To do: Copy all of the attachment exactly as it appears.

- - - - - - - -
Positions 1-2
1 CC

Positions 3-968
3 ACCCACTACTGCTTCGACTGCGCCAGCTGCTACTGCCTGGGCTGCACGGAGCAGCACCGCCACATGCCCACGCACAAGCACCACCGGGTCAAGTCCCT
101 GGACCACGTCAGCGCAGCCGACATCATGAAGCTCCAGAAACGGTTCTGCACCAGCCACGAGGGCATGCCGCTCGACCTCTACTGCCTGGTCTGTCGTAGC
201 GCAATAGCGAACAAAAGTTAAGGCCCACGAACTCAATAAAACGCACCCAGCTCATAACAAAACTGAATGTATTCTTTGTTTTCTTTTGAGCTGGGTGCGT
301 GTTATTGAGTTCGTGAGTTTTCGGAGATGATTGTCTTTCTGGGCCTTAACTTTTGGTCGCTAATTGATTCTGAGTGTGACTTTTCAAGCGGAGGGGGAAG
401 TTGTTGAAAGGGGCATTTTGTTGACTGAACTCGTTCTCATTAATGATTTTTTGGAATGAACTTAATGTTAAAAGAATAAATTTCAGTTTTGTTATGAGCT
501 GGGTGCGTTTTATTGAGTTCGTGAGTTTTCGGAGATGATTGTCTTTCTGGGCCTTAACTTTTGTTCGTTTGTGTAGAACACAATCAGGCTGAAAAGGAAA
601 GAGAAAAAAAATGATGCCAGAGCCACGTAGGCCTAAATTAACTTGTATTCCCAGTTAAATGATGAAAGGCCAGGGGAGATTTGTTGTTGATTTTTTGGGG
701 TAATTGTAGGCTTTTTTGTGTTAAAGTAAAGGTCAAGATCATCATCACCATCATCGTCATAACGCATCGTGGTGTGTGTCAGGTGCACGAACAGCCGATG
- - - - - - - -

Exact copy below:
Positions 1-2
1 CC

Positions 3-968
3 ACCCACTACTGCTTCGACTGCGCCAGCTGCTACTGCCTGGGCTGCACGGAGCAGCACCGCCACATGCCCACGCACAAGCACCACCGGGTCAAGTCCCT
101 GGACCACGTCAGCGCAGCCGACATCATGAAGCTCCAGAAACGGTTCTGCACCAGCCACGAGGGCATGCCGCTCGACCTCTACTGCCTGGTCTGTCGTAGC
201 GCAATAGCGAACAAAAGTTAAGGCCCACGAACTCAATAAAACGCACCCAGCTCATAACAAAACTGAATGTATTCTTTGTTTTCTTTTGAGCTGGGTGCGT
301 GTTATTGAGTTCGTGAGTTTTCGGAGATGATTGTCTTTCTGGGCCTTAACTTTTGGTCGCTAATTGATTCTGAGTGTGACTTTTCAAGCGGAGGGGGAAG
401 TTGTTGAAAGGGGCATTTTGTTGACTGAACTCGTTCTCATTAATGATTTTTTGGAATGAACTTAATGTTAAAAGAATAAATTTCAGTTTTGTTATGAGCT
501 GGGTGCGTTTTATTGAGTTCGTGAGTTTTCGGAGATGATTGTCTTTCTGGGCCTTAACTTTTGTTCGTTTGTGTAGAACACAATCAGGCTGAAAAGGAAA
601 GAGAAAAAAAATGATGCCAGAGCCACGTAGGCCTAAATTAACTTGTATTCCCAGTTAAATGATGAAAGGCCAGGGGAGATTTGTTGTTGATTTTTTGGGG
701 TAATTGTAGGCTTTTTTGTGTTAAAGTAAAGGTCAAGATCATCATCACCATCATCGTCATAACGCATCGTGGTGTGTGTCAGGTGCACGAACAGCCGATG